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From Enno Shioji <eshi...@gmail.com>
Subject Re: Spark or Storm
Date Wed, 17 Jun 2015 08:52:02 GMT
I guess both. In terms of syntax, I was comparing it with Trident.

If you are joining, Spark Streaming actually does offer windowed join out
of the box. We couldn't use this though as our event stream can grow
"out-of-sync", so we had to implement something on top of Storm. If your
event streams don't become out of sync, you may find the built-in join in
Spark Streaming useful. Storm also has a join keyword but its semantics are
different.


> Also, what do you mean by "No Back Pressure" ?

So when a topology is overloaded, Storm is designed so that it will stop
reading from the source. Spark on the other hand, will keep reading from
the source and spilling it internally. This maybe fine, in fairness, but it
does mean you have to worry about the persistent store usage in the
processing cluster, whereas with Storm you don't have to worry because the
messages just remain in the data store.

Spark came up with the idea of rate limiting, but I don't feel this is as
nice as back pressure because it's very difficult to tune it such that you
don't cap the cluster's processing power but yet so that it will prevent
the persistent storage to get used up.


On Wed, Jun 17, 2015 at 9:33 AM, Spark Enthusiast <sparkenthusiast@yahoo.in>
wrote:

> When you say Storm, did you mean Storm with Trident or Storm?
>
> My use case does not have simple transformation. There are complex events
> that need to be generated by joining the incoming event stream.
>
> Also, what do you mean by "No Back PRessure" ?
>
>
>
>
>
>   On Wednesday, 17 June 2015 11:57 AM, Enno Shioji <eshioji@gmail.com>
> wrote:
>
>
> We've evaluated Spark Streaming vs. Storm and ended up sticking with Storm.
>
> Some of the important draw backs are:
> Spark has no back pressure (receiver rate limit can alleviate this to a
> certain point, but it's far from ideal)
> There is also no exactly-once semantics. (updateStateByKey can achieve
> this semantics, but is not practical if you have any significant amount of
> state because it does so by dumping the entire state on every checkpointing)
>
> There are also some minor drawbacks that I'm sure will be fixed quickly,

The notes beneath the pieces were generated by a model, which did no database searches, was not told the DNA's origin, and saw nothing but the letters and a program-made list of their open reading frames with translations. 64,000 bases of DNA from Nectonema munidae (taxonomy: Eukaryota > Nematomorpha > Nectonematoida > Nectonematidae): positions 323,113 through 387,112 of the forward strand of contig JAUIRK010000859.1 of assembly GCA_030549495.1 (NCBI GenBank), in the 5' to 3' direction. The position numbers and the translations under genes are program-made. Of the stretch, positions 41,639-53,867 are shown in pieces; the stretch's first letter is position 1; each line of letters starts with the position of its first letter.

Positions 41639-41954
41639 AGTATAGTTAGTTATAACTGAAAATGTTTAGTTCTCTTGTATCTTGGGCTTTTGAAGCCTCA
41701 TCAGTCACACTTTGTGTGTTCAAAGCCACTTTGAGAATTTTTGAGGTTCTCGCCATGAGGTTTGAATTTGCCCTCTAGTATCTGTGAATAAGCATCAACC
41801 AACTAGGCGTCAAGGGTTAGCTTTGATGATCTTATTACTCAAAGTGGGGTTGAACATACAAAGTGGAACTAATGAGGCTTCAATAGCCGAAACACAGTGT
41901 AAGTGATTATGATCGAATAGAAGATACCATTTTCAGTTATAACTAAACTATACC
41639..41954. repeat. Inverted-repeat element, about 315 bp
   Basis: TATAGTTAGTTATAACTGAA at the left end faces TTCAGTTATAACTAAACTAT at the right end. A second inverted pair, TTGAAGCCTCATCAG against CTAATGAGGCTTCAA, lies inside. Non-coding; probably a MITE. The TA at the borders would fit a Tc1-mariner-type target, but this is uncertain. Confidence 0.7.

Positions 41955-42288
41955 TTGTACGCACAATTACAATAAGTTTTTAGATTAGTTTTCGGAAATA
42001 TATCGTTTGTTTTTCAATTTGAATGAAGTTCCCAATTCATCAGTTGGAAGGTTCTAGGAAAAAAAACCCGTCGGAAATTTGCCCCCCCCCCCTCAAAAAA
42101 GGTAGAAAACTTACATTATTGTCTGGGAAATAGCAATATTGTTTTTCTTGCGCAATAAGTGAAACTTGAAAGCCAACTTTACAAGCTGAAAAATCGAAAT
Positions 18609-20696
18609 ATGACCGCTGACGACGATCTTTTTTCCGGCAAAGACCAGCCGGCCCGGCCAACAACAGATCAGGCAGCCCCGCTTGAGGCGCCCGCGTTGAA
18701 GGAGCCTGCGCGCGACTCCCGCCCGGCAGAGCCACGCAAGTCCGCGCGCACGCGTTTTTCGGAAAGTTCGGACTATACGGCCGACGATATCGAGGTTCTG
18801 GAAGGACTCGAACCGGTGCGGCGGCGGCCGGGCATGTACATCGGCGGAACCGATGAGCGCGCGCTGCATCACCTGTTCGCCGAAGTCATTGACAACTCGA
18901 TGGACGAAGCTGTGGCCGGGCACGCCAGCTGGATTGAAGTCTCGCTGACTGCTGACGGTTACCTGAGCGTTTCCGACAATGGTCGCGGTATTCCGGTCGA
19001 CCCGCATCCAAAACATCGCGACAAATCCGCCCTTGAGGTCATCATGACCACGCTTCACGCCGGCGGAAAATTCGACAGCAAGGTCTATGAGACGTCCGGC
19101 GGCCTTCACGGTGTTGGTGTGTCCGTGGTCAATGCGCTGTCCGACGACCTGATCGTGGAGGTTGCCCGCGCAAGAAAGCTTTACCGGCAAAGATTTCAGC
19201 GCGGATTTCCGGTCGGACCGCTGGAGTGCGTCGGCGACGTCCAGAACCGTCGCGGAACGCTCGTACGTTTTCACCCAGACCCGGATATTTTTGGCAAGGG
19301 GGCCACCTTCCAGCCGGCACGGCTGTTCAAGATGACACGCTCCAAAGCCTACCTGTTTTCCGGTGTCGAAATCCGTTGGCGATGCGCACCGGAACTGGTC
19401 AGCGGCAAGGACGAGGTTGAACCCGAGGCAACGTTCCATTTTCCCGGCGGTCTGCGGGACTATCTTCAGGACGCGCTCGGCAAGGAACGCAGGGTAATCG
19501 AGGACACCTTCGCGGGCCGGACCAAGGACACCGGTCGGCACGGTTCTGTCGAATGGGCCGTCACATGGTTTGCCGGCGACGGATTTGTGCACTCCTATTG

> like no task timeout, not being able to read from Kafka using multiple
> nodes, data loss hazard with Kafka.
>
> It's also not possible to attain very low latency in Spark, if that's what
> you need.
>
> The pos for Spark is the concise and IMO more intuitive syntax, especially
> if you compare it with Storm's Java API.
>
> I admit I might be a bit biased towards Storm tho as I'm more familiar
> with it.
>
> Also, you can do some processing with Kinesis. If all you need to do is
> straight forward transformation and you are reading from Kinesis to begin
> with, it might be an easier option to just do the transformation in Kinesis.
>
>
>
>
>
> On Wed, Jun 17, 2015 at 7:15 AM, Sabarish Sasidharan <
> sabarish.sasidharan@manthan.com> wrote:
>
> Whatever you write in bolts would be the logic you want to apply on your
> events. In Spark, that logic would be coded in map() or similar such
> transformations and/or actions. Spark doesn't enforce a structure for
> capturing your processing logic like Storm does.
> Regards
> Sab
> Probably overloading the question a bit.
>
> In Storm, Bolts have the functionality of getting triggered on events. Is
> that kind of functionality possible with Spark streaming? During each phase
> of the data processing, the transformed data is stored to the database and
> this transformed data should then be sent to a new pipeline for further
> processing
>
> How can this be achieved using Spark?
>
>
>
> On Wed, Jun 17, 2015 at 10:10 AM, Spark Enthusiast <
> sparkenthusiast@yahoo.in> wrote:
>
> I have a use-case where a stream of Incoming events have to be aggregated
> and joined to create Complex events. The aggregation will have to happen at
> an interval of 1 minute (or less).
>
> The pipeline is :
>                                   send events
>              enrich event
> Upstream services -------------------> KAFKA ---------> event Stream
> Processor ------------> Complex Event Processor ------------> Elastic
> Search.
>
> From what I understand, Storm will make a very good ESP and Spark
> Streaming will make a good CEP.
>
> But, we are also evaluating Storm with Trident.
>
> How does Spark Streaming compare with Storm with Trident?
>
> Sridhar Chellappa
>
>
>
>
>
>
>
>   On Wednesday, 17 June 2015 10:02 AM, ayan guha <guha.ayan@gmail.com>
> wrote:
>
>
> I have a similar scenario where we need to bring data from kinesis to
> hbase. Data volecity is 20k per 10 mins. Little manipulation of data will
> be required but that's regardless of the tool so we will be writing that
> piece in Java pojo.
> All env is on aws. Hbase is on a long running EMR and kinesis on a
> separate cluster.
> TIA.
> Best
> Ayan
> On 17 Jun 2015 12:13, "Will Briggs" <wrbriggs@gmail.com> wrote:
>
> The programming models for the two frameworks are conceptually rather
> different; I haven't worked with Storm for quite some time, but based on my
> old experience with it, I would equate Spark Streaming more with Storm's
> Trident API, rather than with the raw Bolt API. Even then, there are
> significant differences, but it's a bit closer.
>
> If you can share your use case, we might be able to provide better
> guidance.
>
> Regards,
> Will
>
> On June 16, 2015, at 9:46 PM, asoni.learn@gmail.com wrote:
>
> Hi All,
>
> I am evaluating spark VS storm ( spark streaming  ) and i am not able to
> see what is equivalent of Bolt in storm inside spark.
>
> Any help will be appreciated on this ?
>
> Thanks ,
> Ashish
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